Nutella finds Gnutella hard to swallow

The German unit of the Italian maker of popular nougat treat Nutella has forced the owners of the domain names and to stop using their sites.

          The German unit of the Italian maker of popular nougat treat Nutella has forced the owners of the domain names and to stop using their sites, partly from concerns that the peer-to-peer technology the sites promote will damage the company's global image.

          Gnutella, pronounced the same as the bread spread, is a file-sharing protocol that allows Internet users to search the Web for everything from music to photos. It has widely been seen as an alternative to Napster, the popular file-sharing network that has been sued by the world's big music groups and faces a courtroom hearing on Friday that could potentially shut it down.

          At sweets maker Ferrero's request, a Cologne court said owner Lars Gollnow had infringed on the company's trademark and ordered him to stop using his domain on Feb. 19. Ferrero's lawyers then presented the ruling to Tobias Jülke, owner of The lawyers said they would not bring a lawsuit against him if he took his site offline immediately, which he did in order to avoid expensive legal proceedings, Julke said.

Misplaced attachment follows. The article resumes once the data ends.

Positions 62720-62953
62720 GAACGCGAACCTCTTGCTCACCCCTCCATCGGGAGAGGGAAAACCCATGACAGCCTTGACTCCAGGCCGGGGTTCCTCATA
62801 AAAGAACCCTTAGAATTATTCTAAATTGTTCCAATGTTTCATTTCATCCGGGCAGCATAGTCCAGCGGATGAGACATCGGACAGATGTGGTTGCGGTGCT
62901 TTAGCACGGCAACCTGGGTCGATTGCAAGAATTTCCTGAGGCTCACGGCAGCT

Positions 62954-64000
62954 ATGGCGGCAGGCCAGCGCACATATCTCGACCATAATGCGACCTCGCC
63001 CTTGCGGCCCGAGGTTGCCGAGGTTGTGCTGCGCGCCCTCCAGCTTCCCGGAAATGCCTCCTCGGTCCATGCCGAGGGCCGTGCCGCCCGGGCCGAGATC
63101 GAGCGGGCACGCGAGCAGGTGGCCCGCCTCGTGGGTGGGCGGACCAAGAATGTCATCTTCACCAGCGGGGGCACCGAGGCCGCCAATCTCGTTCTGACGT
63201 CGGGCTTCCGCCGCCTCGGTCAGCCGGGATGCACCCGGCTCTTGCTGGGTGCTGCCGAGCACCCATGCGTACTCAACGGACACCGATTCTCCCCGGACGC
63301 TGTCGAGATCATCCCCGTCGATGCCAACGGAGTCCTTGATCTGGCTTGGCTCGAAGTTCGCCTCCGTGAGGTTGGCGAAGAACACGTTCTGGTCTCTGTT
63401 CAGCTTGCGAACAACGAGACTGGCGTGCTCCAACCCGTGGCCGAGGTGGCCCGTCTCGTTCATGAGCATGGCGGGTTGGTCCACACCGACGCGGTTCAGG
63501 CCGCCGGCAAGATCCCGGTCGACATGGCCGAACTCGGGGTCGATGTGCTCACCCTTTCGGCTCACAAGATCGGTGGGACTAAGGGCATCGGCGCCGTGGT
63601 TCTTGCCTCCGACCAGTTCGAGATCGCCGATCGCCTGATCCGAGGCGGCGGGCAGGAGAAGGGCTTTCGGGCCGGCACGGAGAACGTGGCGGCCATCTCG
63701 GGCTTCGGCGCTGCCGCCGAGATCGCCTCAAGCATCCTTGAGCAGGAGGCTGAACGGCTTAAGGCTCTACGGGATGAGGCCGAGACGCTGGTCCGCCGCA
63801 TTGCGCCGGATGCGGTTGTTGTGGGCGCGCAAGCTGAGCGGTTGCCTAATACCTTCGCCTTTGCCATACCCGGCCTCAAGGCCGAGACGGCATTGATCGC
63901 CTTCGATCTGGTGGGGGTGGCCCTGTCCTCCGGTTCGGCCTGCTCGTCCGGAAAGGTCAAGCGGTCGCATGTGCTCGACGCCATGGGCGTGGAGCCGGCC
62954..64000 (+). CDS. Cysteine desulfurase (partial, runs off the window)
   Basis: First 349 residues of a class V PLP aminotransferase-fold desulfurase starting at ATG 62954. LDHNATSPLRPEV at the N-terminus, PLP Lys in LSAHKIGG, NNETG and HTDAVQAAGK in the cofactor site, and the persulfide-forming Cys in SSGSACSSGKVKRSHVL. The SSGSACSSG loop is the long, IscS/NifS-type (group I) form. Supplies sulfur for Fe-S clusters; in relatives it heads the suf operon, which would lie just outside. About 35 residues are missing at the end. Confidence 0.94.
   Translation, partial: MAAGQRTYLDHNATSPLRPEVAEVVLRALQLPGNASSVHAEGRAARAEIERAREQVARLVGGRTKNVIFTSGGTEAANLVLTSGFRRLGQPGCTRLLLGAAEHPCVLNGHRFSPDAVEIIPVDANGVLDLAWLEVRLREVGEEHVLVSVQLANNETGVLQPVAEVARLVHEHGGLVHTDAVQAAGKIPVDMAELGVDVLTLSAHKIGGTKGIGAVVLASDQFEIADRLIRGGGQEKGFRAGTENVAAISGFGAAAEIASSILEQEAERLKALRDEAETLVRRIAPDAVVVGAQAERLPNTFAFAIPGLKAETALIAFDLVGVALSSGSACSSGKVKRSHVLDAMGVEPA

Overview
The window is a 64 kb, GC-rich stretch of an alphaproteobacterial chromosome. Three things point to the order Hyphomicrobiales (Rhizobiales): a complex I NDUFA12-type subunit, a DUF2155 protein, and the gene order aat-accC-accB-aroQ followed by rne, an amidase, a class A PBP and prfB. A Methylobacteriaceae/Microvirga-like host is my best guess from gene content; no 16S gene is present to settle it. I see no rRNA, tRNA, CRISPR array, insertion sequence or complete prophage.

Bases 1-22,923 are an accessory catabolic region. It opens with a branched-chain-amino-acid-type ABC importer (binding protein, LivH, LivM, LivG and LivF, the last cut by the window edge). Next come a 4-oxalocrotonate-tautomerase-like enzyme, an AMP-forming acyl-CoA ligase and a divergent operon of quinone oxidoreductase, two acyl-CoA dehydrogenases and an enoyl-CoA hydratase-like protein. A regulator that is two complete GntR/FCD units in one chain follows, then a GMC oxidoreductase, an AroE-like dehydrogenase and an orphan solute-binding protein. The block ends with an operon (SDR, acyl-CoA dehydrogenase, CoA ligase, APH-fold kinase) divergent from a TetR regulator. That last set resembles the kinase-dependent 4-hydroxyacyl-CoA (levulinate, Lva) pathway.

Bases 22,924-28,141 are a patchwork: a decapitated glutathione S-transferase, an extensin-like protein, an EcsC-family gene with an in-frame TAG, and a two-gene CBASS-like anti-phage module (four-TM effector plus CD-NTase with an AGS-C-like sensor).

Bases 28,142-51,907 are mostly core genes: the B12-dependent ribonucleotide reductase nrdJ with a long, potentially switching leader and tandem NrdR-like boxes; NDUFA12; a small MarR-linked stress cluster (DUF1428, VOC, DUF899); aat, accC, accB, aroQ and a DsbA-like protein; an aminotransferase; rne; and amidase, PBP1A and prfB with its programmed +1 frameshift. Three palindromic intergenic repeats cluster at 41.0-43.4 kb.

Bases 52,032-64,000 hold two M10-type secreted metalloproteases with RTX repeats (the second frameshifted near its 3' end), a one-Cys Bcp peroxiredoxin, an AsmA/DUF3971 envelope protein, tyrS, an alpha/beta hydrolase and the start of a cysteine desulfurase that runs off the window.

Ferrero, the third-biggest producer of sweets worldwide after Nestlé SA and Mars, also said in a Jan. 17 court filing that it faced potential damage to its public image if "millions of Internet users would associate the word 'Nutella' with a virtual conglomerate of copyright pirates and friends of child pornography, rather than the family-friendly nougat spread."

          The court filing was quoted on the German news service Heise Online.

          Original documentation for Gnutella suggest that Ferrero has a point in its suspicion that the similarity of the names is no accident. Gnutella is a combination of the brand name Nutella and GNU, an acronym for the free operating system on which Linux is based. Some original documentation lists one of Gnutella's "primary benefits" as "sexy product name makes you hungry with cravings for chocolaty love."

          Not all Gnutella promoters are bending to the company, however. Martin Brenner, who owns the,, and domains, has published a letter from Ferrero's lawyers on his Web site. "I won't let Ferrero intimidate myself so easily," he said in an e-mail interview, though he conceded that he probably couldn't afford a lawsuit.

          At the moment, only German domain holders seem to have been contacted by Ferrero. It is unclear how or if the company wants to proceed internationally.

          Frankfurt-based Ferrero was not available for comment.

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